Making a resume

How to make a good retail resume

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If you’re re-entering the job market, or perhaps looking for your first job, you may feel overwhelmed about creating a resume. You may wonder, “How can I guarantee that the hiring manager calls me for an interview?”
Well, unfortunately, there are no guarantees. However, there are some tips that can increase your odds of landing an interview:


• Tip #1: Accept the fact that the “one size fits all” approach is obsolete, thanks to the “Great Recession.” Career experts strongly recommend that applicants customize their resumes for each position.

As recently as five years ago, for example, an accounting manager who applied to any and all “Accounting Manager” openings without closely examining the details would, nevertheless, land a position —eventually. Employers enjoyed larger staffs. They could afford to manually review dozens of responses and were even willing to consider applicants who lacked a key qualification or two.

In today’s economy, a single opening generates hundreds of responses. Many employers use automated systems to screen resumes against the position requirements. If an employer’s system cannot determine a near- exact match, it rejects the applicant’s submission. This is why customization is critical. If an opening lists five criteria, for example, compare your background against the position’s requirements. If you are a match, show that you clearly meet those five criteria. Customizing for each position takes more effort, but this extra effort increases your chances of winning an interview. This article can only acquaint you with customization. If you’d more information, as well as examples about this crucial strategy, please visit a career site, such as http://jobsearch.about.com/od/resumes/u/resumesandletters.htm.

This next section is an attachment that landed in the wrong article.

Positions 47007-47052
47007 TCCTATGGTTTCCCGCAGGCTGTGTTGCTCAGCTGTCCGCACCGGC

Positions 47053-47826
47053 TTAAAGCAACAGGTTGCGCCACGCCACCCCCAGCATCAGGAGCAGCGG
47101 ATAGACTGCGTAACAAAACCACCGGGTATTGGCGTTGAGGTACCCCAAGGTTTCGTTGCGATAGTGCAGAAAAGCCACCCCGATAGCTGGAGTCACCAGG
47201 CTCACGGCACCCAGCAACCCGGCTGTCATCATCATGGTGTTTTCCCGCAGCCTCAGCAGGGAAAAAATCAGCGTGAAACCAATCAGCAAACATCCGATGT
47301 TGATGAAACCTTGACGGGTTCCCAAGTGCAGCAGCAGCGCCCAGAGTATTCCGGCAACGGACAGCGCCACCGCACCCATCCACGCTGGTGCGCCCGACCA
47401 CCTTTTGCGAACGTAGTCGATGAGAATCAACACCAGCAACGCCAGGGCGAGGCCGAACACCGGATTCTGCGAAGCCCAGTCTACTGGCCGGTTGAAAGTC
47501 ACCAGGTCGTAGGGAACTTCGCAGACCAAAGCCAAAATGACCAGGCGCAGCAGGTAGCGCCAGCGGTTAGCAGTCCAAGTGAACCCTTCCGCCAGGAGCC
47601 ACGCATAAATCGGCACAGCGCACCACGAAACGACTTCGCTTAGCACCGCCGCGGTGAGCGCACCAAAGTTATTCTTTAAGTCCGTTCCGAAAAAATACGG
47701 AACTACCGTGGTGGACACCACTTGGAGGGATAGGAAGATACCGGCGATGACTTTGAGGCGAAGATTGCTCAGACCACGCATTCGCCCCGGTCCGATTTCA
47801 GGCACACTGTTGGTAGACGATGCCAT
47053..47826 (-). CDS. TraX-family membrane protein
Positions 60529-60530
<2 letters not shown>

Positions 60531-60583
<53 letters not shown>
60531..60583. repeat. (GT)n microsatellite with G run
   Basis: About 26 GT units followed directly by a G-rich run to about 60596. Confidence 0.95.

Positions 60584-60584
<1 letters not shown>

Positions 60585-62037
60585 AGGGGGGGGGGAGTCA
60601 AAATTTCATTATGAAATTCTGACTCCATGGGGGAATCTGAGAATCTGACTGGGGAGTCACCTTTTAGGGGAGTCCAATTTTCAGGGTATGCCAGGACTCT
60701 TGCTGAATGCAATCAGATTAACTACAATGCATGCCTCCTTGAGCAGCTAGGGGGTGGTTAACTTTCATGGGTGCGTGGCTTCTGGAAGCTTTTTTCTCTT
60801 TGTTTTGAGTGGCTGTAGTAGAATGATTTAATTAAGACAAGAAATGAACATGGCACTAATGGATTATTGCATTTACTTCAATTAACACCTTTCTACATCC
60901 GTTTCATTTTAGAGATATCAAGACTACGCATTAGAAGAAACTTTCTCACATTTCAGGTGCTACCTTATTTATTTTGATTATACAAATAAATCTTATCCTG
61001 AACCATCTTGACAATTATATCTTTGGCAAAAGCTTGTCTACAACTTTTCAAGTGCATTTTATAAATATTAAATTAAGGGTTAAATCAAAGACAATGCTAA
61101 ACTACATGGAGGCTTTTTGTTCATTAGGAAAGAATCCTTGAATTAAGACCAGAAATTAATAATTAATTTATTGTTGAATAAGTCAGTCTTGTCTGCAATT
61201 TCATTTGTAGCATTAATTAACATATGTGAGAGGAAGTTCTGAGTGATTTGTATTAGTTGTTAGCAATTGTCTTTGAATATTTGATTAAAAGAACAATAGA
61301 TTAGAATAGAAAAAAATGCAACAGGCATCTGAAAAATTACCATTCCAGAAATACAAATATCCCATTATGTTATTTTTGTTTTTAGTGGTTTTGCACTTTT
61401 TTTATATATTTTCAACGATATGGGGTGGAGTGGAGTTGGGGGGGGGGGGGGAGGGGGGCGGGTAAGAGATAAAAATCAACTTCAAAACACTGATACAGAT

• Tip #2: Understand that you’re creating a marketing tool, not an exhaustive work history. If you’re a worker with 20 or more years of experience, it’s acceptable to cover only the last ten to 15 years of your work history. The details you include serve a two-fold purpose: to present you in the strongest possible light and to demonstrate that you can solve the hiring manager’s problems. Choose your details carefully. There is no room for wasted words.
• Tip #3: Limit yourself to two pages or fewer. If you have an impressive career spanning decades, this might prove difficult. Consider this: no one enjoys listening to a long-winded person, right? Well, no hiring manager enjoys reading a “novella,” either. Remember, less is more.
• Tip #4: Ensure that you demonstrate results. Results help the hiring manager visualize your effectiveness. The best way to demonstrate results is to quantify, or describe numerical impact, wherever possible. For example, if the position you’re applying to requires telephone skills, stating that you “fielded 100 calls a day from customers across the country” sounds stronger than “answered phones.” A search engine can help you locate more examples of quantifying your resume.
• Tip#5: Take care of the details! You want to avoid sabotaging your hard work through carelessness, don’t you? Spelling matters. Consistent formatting matters. For example, bolding your title in one plac,e but not another, is inconsistent. And it may surprise you to learn that applicants forget to include a phone number or email address. Please don’t be one of them.
These tips are by no means comprehensive, but they do provide you a foundation to craft a compelling document. You can do it!

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